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Gov 2.0 Summit: Tom Steinberg on .gov Sites as Public Goods

BY Micah L. Sifry | Wednesday, September 9 2009

I'm attending the Gov 2.0 Summit today and tomorrow, and the program is thick with great speakers and topics. Posting may be in snippets.

Here's my favorite from the first hour. Tom Steinberg, the intrepid guiding force behind Britain's invaluable MySociety group, which makes brilliant, easy-to-use and highly effective sites aimed at improving how government works like FixMyStreet and TheyWorkForYou*, gave us a powerful new way to argue for turning government websites into platforms for civic engagement. I'm paraphrasing slightly:

"If the government said that people can't drive on the roads to go to a rally to protest something, because it would lead to bad press, everyone would protest. Yet when government says that it can't let people using government websites connect to each other, in order to challenge the status quo, no one says anything."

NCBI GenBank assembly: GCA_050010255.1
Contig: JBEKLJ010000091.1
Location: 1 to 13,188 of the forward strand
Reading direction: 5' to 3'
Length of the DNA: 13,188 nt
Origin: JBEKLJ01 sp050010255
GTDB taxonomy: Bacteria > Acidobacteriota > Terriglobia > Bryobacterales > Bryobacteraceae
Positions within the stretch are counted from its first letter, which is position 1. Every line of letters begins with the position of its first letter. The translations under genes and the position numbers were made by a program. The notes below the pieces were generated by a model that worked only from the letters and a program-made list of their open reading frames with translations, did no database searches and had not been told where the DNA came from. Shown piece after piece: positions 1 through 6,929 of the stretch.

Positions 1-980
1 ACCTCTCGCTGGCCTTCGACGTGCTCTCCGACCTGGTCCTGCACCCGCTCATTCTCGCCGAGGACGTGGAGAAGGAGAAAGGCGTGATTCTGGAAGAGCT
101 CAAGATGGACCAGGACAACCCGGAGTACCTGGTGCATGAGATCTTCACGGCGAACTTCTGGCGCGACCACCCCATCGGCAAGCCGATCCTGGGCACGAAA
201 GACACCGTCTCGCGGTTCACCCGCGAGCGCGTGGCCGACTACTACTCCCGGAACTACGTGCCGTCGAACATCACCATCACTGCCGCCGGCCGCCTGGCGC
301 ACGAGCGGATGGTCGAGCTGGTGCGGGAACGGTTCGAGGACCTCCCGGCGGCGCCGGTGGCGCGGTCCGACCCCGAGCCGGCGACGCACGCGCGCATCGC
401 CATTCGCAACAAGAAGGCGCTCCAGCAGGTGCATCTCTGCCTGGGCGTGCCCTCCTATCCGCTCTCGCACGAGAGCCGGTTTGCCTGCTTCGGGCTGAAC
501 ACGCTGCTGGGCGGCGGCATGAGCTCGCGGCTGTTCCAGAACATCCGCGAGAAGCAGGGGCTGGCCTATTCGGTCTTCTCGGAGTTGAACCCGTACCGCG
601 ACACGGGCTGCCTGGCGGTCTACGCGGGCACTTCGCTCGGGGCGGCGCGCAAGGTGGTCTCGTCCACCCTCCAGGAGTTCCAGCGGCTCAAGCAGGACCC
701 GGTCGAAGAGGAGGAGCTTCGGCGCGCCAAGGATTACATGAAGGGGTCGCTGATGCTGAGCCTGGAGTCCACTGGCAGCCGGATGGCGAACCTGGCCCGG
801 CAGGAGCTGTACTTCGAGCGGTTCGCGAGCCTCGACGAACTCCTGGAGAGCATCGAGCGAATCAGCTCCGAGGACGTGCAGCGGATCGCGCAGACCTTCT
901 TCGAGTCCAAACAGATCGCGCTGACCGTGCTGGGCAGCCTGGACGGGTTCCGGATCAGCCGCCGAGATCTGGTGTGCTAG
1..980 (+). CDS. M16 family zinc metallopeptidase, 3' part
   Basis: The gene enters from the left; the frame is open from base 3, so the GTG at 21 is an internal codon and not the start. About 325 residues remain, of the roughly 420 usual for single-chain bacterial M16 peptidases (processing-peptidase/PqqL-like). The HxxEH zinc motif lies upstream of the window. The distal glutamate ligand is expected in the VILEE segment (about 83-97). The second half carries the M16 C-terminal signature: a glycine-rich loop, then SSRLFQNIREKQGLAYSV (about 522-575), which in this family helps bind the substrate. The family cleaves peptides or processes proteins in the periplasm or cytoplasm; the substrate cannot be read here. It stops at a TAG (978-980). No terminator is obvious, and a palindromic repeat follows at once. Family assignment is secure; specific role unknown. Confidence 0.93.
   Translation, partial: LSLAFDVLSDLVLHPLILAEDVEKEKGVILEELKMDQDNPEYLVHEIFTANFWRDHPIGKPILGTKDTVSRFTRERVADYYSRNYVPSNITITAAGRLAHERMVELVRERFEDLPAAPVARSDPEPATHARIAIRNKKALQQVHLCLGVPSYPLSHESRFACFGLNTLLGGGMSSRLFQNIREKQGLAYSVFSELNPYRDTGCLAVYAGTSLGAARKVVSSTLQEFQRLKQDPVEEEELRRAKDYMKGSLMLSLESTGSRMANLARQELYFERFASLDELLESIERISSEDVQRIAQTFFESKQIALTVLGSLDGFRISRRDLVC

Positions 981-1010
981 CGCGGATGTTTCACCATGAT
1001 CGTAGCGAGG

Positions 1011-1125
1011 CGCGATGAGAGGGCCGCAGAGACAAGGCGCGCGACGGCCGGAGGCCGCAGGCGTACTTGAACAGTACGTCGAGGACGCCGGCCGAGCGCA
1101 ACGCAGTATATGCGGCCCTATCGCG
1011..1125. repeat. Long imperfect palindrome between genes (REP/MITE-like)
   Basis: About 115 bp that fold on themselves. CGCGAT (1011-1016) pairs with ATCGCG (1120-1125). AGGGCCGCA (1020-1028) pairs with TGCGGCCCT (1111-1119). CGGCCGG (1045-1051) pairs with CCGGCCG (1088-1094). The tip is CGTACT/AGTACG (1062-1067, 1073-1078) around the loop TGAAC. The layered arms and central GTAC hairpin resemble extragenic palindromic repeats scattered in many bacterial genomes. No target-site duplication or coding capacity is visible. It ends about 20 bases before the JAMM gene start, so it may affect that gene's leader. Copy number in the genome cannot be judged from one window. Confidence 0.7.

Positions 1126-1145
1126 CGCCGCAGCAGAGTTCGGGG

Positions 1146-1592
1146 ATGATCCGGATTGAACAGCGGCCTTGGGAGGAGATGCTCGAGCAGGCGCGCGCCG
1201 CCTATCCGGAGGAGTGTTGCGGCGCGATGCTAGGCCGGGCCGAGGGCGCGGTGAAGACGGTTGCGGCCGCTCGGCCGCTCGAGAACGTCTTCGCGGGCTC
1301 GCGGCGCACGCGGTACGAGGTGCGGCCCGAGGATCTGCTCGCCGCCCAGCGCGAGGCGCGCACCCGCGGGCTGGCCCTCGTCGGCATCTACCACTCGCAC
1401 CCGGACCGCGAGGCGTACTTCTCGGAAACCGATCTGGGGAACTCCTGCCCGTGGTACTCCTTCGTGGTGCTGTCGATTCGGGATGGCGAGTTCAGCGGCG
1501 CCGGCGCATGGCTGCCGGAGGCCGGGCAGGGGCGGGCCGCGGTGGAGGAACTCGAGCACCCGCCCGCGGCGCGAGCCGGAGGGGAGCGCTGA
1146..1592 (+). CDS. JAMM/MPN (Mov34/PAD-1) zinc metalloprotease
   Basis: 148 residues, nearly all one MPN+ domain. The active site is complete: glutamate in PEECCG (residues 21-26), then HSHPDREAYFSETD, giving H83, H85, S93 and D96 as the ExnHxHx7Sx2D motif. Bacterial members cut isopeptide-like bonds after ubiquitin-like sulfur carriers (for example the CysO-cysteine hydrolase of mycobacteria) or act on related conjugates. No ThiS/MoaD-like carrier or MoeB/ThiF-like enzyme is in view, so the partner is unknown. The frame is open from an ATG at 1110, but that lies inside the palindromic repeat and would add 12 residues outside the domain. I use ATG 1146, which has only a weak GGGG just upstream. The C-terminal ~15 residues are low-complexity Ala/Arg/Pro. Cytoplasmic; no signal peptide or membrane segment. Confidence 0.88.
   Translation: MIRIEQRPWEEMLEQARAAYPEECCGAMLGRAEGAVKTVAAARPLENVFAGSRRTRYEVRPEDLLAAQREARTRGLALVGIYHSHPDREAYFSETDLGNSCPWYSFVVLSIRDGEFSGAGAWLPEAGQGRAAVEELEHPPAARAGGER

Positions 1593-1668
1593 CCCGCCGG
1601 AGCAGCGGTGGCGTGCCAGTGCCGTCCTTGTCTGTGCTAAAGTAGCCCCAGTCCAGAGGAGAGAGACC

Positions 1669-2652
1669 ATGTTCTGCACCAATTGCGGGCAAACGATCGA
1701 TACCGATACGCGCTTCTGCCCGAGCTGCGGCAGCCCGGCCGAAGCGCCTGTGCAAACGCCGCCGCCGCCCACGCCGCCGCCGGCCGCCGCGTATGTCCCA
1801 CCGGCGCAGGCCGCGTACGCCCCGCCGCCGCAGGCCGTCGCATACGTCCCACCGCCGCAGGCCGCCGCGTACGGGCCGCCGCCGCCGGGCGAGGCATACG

He's talking in the context of Britain's experiment with enabling e-petitions on the Prime Minister's website, 10 Downing Street. When MP Tom Watson was involved in the Labor government, there was some talk of going the next step, and allowing petitioners to connect to each other. (Sadly, that initiative appears to be a victim of the Labor Government's larger problems.) Steinberg argues that if government websites offered this function, a vibrant array of new NGO groups would spring up, offering fresh competition to the existing NGO sector.

He's right. As long as government websites simply act as neutral platforms, there's huge civic potential here that right now is being left on the table, unorganized and untapped. Steinberg has just given us a powerful and simple new way to change that.

*Tom, this quote's for your encomium file.

P.S. I donate $10 a month to UK Citizens Online Democracy, mySociety’s parent charity. If you agree with me that their work is invaluable, you can join in supporting them by clicking here.